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article imageCanadian Naval Officer arrested for selling secrets

By Marcus Hondro     Jan 17, 2012 in Crime
A Canadian navy intelligence officer has been arrested for selling secrets to a "foreign entity or terrorist group" under the country's Security of Information Act.. The arrest took place on Monday, Jan. 16, 2012 in Halifax.
Sub-lieutenant Jeffrey Paul Delisle, 40, who has been a member of Canada's armed forces since 1996, was arrested without incident. The day following his arrest there was a bail hearing where his lawyer asked for longer time to review evidence, so the hearing was re-set for next week, on Jan. 25. Delisle will remain behind bars at least until then.
No threat to public safety
The official wording of the act says that Delisle allegedly passed secrets to a "foreign entity or terrorist group." Widely reported in newspapers in the country, the arrest is for incidents that allegedly occurred between July of 2007 and mid-January of 2011. These incidences are said to have occurred in Ottawa and Kingston in Ontario and in Halifax and Bedford in Nova Scotia; Delisle lives in Bedford.
The commissioner of the RCMP, Bob Paulson, issued a statement from his office in Ottawa that said, in part, that there was no threat to public safety from the incident; he did not give specific reasons for the charges. The section of the Security of Information Act under which the charge has been made was established after the attacks in New York on 9/11 and it is the first time the country has charged anyone under this section of the act.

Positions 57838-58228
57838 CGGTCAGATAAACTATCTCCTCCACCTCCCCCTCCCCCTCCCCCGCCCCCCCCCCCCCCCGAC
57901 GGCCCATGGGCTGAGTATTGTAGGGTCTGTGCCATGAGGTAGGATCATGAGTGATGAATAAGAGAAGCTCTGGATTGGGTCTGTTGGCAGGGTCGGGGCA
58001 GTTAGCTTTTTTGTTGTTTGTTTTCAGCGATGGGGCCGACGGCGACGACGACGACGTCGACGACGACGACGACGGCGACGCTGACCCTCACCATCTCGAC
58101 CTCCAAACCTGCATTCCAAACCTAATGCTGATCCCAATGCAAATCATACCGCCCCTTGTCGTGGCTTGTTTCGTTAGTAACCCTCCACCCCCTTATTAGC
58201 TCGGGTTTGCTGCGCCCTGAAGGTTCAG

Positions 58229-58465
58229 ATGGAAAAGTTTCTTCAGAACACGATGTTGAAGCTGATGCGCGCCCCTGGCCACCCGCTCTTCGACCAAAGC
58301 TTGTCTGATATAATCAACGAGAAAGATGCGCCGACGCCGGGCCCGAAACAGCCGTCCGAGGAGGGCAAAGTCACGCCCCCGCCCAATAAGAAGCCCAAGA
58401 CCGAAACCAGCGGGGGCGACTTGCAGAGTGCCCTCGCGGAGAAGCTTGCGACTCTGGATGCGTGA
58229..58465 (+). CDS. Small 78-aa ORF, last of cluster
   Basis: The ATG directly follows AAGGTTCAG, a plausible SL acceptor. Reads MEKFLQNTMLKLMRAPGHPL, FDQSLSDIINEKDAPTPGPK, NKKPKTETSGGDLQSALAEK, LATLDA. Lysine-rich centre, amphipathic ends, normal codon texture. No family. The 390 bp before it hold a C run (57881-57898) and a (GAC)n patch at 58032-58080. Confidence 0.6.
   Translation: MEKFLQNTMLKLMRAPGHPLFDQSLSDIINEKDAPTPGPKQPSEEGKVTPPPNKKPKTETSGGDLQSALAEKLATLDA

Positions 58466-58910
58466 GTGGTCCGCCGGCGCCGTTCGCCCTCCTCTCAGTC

"This investigation demonstrates that Canada is not immune to threats posed by foreign entities wishing to undermine Canadian sovereignty," Paulson said in his statement. "We must be ever vigilant to the real threat of foreign espionage, and continue investing time and resources into the prevention, detection, investigation and prosecution of such acts."
Defense Lawyer: No rush to judgement
During the hearing on the 17th for bail, the officer did not appear in the courtroom but remained in a holding cell. After the hearing was re-set for next week, the lawyer for the accused, Cameron MacKeen, told a crowd of reporters outside the courtroom not to rush to judgement.
“People have to realize there's a presumption of innocence in this country,” MacKeen said.
Delisle worked at a naval communications and intelligence section in Halifax called the Trinity section and the Halifax Chronicle-Herald reported that Department of Defence sources said the Trinity sections "is a multinational operation with access to secret data from NATO countries."
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